What Is Spinal Instability?
The definition of spinal instability is still somewhat poorly understood. But generally speaking, spinal instability occurs when a spine injury or degenerative changes lead to structural changes, abnormal movement and abnormal load transfer within the spine. Instability can develop if any one of the 3 subsystems that make up the spine suffer damage.
- The passive subsystem includes the vertebrae, ligaments, intervertebral discs and facet joints responsible for providing stabilization and support.
- The active subsystem includes the muscles and tendons responsible for providing movement within the spine.
- The neural subsystem includes the nerves and central nervous system responsible for controlling the amount of motion within the spine.
When one or more subsystems suffer an injury or damage, it can lead to excessive motion in the spine. Additionally, other structures in the spine must overcompensate and bear an abnormal load. Instability can cause pain, symptoms, and an inability of the spine to maintain normal structure and movement.
Causes and Risk Factors
There are multiple conditions that may contribute to spinal instability. Below are some of the most common:
- Age-related degeneration of the intervertebral discs or facet joints
- A spinal deformity like scoliosis
- A back injury like a fracture
- Congenital defects
- Spinal tumors
Displacement and abnormal movement of spinal structures can cause low back pain, stiffness, muscle spasms and a feeling like the back is “giving way” during movement. The pain might worsen when performing activities that place more pressure on the spine, like lifting heavy objects, bending or twisting. Additionally, displacement of spinal discs and vertebrae can cause irritation and compression of nearby nerve roots or the spinal cord.
Sciatica is a common set of symptoms that develops when the lumbar spine nerves are compressed. Sciatica is characterized by one-sided sharp, burning or electric pain that starts in the low back and runs down the buttock, back of the thigh, calf and foot. It can also cause numbness, tingling and weakness along the same pathway. Sciatic pain is worsened by standing or sitting for long periods, or triggered by coughing, sneezing or laughing.
Treatment and Prevention
Mild cases of spinal instability are treated with conservative measures. The goal of treatment is to reduce pain and strengthen the muscles that support the spine. Your doctor may prescribe the following:
- Activity modifications. Try to avoid activities that trigger pain or cause painful muscle spasms.
- Medications. Over-the-counter painkillers (acetaminophen) and anti-inflammatories (ibuprofen, aspirin, naproxen) can help relieve mild to moderate pain. If you’re experiencing significant pain and muscle spasms, your doctor may prescribe stronger pain medications or muscle relaxants.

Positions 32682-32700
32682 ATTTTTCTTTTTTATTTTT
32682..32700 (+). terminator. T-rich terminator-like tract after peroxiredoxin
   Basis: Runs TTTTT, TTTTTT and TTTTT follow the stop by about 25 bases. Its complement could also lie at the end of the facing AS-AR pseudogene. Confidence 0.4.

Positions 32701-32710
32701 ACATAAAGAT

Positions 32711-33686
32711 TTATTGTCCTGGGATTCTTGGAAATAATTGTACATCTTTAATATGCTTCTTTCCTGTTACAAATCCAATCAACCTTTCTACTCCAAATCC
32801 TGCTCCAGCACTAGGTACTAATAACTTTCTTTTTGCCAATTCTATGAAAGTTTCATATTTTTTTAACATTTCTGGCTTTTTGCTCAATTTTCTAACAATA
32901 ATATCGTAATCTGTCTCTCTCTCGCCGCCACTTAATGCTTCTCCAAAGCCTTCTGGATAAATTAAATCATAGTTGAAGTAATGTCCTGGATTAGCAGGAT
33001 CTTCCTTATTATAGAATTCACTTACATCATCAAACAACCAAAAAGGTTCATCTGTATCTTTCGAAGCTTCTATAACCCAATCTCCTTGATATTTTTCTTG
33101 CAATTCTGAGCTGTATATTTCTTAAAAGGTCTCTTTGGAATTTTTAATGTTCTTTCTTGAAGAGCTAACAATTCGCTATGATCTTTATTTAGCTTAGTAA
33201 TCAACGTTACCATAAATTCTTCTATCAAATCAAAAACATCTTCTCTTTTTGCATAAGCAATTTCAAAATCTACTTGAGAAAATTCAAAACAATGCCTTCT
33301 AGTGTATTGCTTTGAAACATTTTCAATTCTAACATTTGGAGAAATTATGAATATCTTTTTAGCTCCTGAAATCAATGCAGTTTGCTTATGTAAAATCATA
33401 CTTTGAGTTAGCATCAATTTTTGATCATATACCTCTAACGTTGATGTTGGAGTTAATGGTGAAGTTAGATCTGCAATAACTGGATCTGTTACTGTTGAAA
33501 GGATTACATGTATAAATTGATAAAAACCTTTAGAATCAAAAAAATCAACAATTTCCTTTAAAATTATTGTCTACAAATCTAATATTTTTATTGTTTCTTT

- Physical therapy. Physical therapy plays an important role in treating spinal instability. Therapy focuses on strengthening the back, core and leg muscles that support and stabilize the spine. Your therapist will also guide you through low-impact activities and strengthening exercises to keep doing at home, to remain active and maintain strength and mobility.
- Injections. A corticosteroid injection directly into the spine can help reduce inflammation and irritation around compressed nerve roots. The effects of cortisone shots are temporary, and may provide up to a few months or a year of pain relief.
If conservative treatments fail to resolve pain and symptoms, surgery is the next step.
Mild to moderate spinal instability usually requires surgery, especially if nerve compression and nerve damage is involved. One surgical option is to remove the degenerated disc and replace it with an artificial disc. Another surgical option is to remove the degenerated disc and fuse the adjacent vertebrae to limit movement and instability at the vertebral level.
Contact Integrity Spine and Orthopedics to Learn More About the Conditions We Treat
At Integrity Spine and Orthopedics, we specialize in identifying, diagnosing and treating a wide range of acute and chronic back, spine and joint conditions. Our board-certified orthopedic surgeons specialize in performing minimally invasive spine surgeries to reduce pain and improve mobility for patients diagnosed with spinal arthritis, degenerative disc disease, bulging or herniated discs, a pinched nerve, spinal stenosis and more.
Some of the primary benefits of minimally invasive surgery include:
- Smaller incisions
- Fewer complications and bloss loss during surgery
- Less damage to surrounding muscle and soft tissues
- Lower risk of infection
- Less post-op pain and less reliance on strong pain medications during recovery
- Faster recovery and rehabilitation
- Better cosmetic results with minimal scarring
If you’re experiencing back or joint pain, weakness, or a loss of mobility, reach out to us today to schedule a consultation with our team. We provide compassionate and comprehensive care to help you find relief from pain and get back to doing the activities you love.
Call us at 904-456-0017 or contact us online to request an appointment.